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Spanish government raises the tone against Catalonia

Catalan regional police 'Mossos D'Esquadra' officers clash with separatist protesters during a demonstration in support of Spanish police called by the 'Jusapol' police association in Barcelona last month
Catalan regional police 'Mossos D'Esquadra' officers clash with separatist protesters during a demonstration in support of Spanish police called by the 'Jusapol' police association in Barcelona last month AFP
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Madrid (AFP)

As anger rises over Catalonia's continued push to secede from Spain, the Socialist government in Madrid has dropped its conciliatory tone towards separatist leaders, threatening to take control of security in the region.

In a letter dated Monday, Interior Minister Fernando Grande-Marlaska warned Catalan authorities that if the regional Mossos d'Esquadra police force didn't carry out their "duties", state security forces would take over.

The letter, unveiled by Spanish media on Tuesday, comes after the radical Committees for the Defence of the Republic (CDRs) cut off the highway that links the Mediterranean coast to France during 15 hours on Saturday without the Mossos intervening.

Then on Sunday, the separatist activists forcefully raised the barriers of the highway's toll booths, letting cars through for free, again without any regional police intervention.

- Mossos tensions -

Catalonia along with the Basque Country and Navarra is one of three semi-autonomous regions in Spain that have their own police.

In the other regions, Spain's national police and Civil Guard force maintain law and order.

But in the wealthy, northeastern region of Catalonia, the Mossos are caught between a rock and a hard place in the independence movement.

Their former leaders will be tried for their alleged role in a failed secession bid in October 2017.

The police force was accused of not intervening to prevent a banned independence referendum on October 1, leading to accusations the Mossos chiefs at the time were sympathetic to the separatist cause.

Then last week, Mossos agents charged against CDR activists who were trying to stop a far-right protest.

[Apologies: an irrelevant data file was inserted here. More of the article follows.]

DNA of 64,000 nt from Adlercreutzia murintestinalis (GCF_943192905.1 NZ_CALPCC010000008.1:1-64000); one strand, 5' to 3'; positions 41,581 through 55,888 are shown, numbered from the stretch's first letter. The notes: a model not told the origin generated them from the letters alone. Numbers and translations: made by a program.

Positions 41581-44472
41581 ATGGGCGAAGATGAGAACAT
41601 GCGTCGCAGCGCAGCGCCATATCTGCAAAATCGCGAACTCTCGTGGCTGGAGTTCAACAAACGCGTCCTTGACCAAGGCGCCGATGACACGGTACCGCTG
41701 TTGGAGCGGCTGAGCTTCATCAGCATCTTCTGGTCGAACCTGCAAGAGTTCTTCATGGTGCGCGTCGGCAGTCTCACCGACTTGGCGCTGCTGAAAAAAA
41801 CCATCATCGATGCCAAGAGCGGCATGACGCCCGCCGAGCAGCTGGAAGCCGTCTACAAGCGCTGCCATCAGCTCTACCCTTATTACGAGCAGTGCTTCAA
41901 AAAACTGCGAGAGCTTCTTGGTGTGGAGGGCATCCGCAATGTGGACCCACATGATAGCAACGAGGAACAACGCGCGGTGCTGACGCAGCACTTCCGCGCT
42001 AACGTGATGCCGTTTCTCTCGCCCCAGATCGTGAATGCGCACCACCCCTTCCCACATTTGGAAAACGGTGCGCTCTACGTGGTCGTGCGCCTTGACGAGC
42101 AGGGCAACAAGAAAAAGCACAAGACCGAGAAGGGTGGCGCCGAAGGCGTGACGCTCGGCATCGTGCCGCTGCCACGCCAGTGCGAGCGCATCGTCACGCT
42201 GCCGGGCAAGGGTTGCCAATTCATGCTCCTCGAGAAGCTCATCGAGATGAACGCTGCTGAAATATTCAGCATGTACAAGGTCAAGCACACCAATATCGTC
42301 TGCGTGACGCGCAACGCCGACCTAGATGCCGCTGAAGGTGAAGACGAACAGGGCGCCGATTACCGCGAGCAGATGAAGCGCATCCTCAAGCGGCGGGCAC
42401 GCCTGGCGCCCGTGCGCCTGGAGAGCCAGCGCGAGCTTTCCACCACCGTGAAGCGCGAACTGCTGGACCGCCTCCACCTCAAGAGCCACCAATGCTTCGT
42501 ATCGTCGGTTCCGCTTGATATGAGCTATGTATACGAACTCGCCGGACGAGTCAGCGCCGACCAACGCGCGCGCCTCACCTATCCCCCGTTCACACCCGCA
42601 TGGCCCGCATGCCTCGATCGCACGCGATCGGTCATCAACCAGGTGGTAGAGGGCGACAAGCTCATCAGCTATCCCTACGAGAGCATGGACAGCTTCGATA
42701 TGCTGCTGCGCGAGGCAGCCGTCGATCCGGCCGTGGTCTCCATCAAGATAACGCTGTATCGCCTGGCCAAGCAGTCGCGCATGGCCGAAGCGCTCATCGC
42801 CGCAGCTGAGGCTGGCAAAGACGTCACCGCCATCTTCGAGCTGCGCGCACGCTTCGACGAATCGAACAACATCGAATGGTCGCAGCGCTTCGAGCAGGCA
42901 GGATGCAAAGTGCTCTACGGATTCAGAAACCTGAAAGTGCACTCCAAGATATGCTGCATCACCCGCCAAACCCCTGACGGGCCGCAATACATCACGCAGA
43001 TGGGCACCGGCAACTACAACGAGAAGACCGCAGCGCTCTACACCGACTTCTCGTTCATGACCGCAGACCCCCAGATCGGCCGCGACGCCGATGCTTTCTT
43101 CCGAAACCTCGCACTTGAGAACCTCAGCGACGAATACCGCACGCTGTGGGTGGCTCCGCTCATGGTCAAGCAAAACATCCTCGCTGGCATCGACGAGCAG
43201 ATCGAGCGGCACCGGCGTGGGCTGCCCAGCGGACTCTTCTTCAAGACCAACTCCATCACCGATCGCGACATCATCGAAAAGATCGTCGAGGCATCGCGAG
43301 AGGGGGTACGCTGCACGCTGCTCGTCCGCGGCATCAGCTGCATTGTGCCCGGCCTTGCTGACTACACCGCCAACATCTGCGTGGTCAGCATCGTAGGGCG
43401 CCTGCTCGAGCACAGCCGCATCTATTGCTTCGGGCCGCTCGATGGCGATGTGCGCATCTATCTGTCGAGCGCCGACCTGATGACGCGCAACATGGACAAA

That led the region's pro-independence president Quim Torra to call for the heads of current Mossos leaders, siding with the activists and causing more controversy.

But the region's interior minister Miquel Buch decided against this in a bid to ease tensions within the police force.

By threatening to take control of security in Catalonia, Madrid also wants to ensure a cabinet meeting planned for December 21 in Barcelona will go ahead smoothly, as radical activists promise to disrupt the Mediterranean city with protests.

- Counter far-right -

On the national political scene, Socialist Prime Minister Pedro Sanchez is trying to get back on top of things as his right-wing opponents accuse him of being a hostage of the Catalans.

The national parliament in Madrid includes several separatist Catalan lawmakers who helped Sanchez take power in June in a no-confidence vote against then conservative prime minister Mariano Rajoy.

However, earlier this month, the government's perceived lax attitude towards separatism contributed to the Socialists losing 14 seats in an election in the southern region of Andalusia.

Far-right party Vox and centre-right party Ciudadanos, which have both adopted a hardline against Catalan separatism, scored well in Andalusia.

Calls for Sanchez to be firm towards Catalan pro-independence leaders were further reinforced after Torra on Saturday urged Catalans to follow the example of Slovenia.

The Balkan country unilaterally declared independence from Yugoslavia in 1991, triggering a 10-day armed conflict with the Yugoslav army in which 62 people were killed.

"The results in Andalusia reinforced the fact that Spanish voters are veering to the right," said politics professor Oriol Bartomeus.

He added this "and the radicalisation of the situation in Catalonia are creating a scenario in which Sanchez has to make a gesture to show that the government won't allow a downward radical slide in Catalonia."

But it's a tough call for Sanchez.

His minority government is relying on the Catalan lawmakers to pass his 2019 budget in January.

If they do not support it by either voting against or abstaining, his very executive could fall before general elections believed to be planned for the fall of 2019.

And Catalonia will again be in the headlines next week after Spain's Supreme Court on Tuesday scheduled a preliminary hearing for December 18 in the trial of 18 former Catalan leaders over last year's failed secession bid. The sensitive trial is expected to start in early 2019.

"Obviously if the situation in Catalonia gets tense, it won't be possible to maintain the electoral calendar," said Bartomeus.

"Immediate elections will be called."

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